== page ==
Busting Divorce Myths


The divorce rate has decreased as the number of cohabiting couples has increased. Previous generations felt like they had to get married before living together, but nowadays, many couples see marriage as a nice thing that’s purely optional. But people are still getting married, and that means divorce is always going to be with us. The alternative is too unpleasant to consider, after all. If your marriage is on the rocks in Australia, you may hesitate to pull the trigger on divorce. It’s likely you feel overwhelmed and don’t even know where to start. You need a realistic idea of what the process will look like. Here are some common divorce myths you shouldn’t believe.

Divorce happens quickly

At least in Australia, the word “quick” is a relative term when it comes to divorce. First of all, you or your spouse can’t decide to get a divorce on Tuesday, then go file the paperwork on Wednesday. You need to be separated for at least 12 months first. That may seem like a long time, but the government wants to be sure that you two really are sick of each other and won’t get back together in the middle of the process. If you think that’s overkill, you’re far from the only one, but that’s the way the law is written right now.

However, being separated doesn’t necessarily mean living in different houses. That may sound contradictory, but you can file paperwork declaring that you are separated but living under one roof. You’ll need to prove that you’re working to disentangle your private lives, even if you’re living together for the moment. For instance, a couple that says they’ve broken up but continue to sleep in the same room will have a harder time proving they’re truly separated. But if you and your estranged spouse can truthfully say, “She’s moved into the guest room” or “He sleeps on the couch while he’s looking for a new job,” then you’re more likely to be successful.

If you’ve been married for less than two years, then things get even more complicated. In that situation, you’ll either need to see a counselor or have a compelling reason for why a counselor wouldn’t do any good. Abuse is one possible exception to this rule. But if you know that counseling won’t help, it may be better to just separate until the marriage reaches the two-year point. It’s not ideal, but it might be the least bad option.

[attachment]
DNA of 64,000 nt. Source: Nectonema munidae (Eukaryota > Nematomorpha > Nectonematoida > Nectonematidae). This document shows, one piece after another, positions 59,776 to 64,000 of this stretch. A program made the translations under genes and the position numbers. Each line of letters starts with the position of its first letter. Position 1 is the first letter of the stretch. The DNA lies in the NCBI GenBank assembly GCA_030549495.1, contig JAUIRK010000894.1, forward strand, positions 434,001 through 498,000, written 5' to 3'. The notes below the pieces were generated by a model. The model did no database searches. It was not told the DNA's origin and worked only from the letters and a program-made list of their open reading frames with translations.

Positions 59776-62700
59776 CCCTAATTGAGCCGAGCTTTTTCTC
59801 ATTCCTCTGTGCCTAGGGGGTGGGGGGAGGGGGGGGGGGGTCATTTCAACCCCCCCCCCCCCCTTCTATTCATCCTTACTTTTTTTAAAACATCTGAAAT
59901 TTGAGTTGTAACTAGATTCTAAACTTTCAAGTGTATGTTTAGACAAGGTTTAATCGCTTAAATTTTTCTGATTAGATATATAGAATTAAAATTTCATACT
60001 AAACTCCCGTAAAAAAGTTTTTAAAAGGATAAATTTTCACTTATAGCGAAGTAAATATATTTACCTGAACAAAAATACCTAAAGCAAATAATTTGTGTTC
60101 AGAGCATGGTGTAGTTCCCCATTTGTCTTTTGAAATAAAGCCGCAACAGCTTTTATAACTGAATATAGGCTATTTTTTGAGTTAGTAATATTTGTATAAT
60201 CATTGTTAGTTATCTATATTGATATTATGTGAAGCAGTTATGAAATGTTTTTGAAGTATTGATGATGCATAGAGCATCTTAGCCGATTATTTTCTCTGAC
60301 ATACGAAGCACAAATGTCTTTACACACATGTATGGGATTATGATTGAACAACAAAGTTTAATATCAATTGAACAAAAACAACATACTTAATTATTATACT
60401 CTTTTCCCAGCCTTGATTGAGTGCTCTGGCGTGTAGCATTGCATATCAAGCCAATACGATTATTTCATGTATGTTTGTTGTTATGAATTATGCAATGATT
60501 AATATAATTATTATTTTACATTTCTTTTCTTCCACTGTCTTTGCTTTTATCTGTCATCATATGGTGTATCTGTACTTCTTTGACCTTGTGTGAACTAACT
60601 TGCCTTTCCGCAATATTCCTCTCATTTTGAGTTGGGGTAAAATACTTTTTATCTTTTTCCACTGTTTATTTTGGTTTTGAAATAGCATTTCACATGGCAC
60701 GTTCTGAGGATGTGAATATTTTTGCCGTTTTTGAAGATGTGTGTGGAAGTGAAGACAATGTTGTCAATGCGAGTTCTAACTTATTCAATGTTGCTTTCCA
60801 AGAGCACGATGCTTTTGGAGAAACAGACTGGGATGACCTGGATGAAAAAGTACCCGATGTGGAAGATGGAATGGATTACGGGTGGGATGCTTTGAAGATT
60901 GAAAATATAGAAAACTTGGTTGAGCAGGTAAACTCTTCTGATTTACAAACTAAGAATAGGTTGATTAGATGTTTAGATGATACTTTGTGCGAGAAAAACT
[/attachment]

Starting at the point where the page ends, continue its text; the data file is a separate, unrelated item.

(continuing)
You don’t need a solicitor

Technically speaking, you can file divorce paperwork on your own. But when you do that, you’re taking a risk. There are a few simple divorces that can be taken care of without involving solicitors. If you were married three years without any kids, you might be able to pull this off.

But if you have four kids and a fifteen-year-marriage to unravel, then you really need to contact family law solicitors in Brisbane. A family law solicitor can provide experienced, dispassionate advice about the best way forward for you and your soon-to-be ex-spouse. Divorce is not an easy thing, obviously. Experienced solicitors know that, and they can work with you in a way that limits the amount of personal stress you have to deal with as the process unfolds. Divorce is traumatic, but a qualified solicitor can limit the trauma and ensure you’re able to start life over with minimal financial and emotional damage.

Some people fear calling solicitors because they don’t want to air all their problems out. But talking about your divorce with a solicitor is much better than venting your frustrations on social media. There are times when you need professional help. For many people, divorce is one of those occasions, and you shouldn’t feel ashamed about reaching out.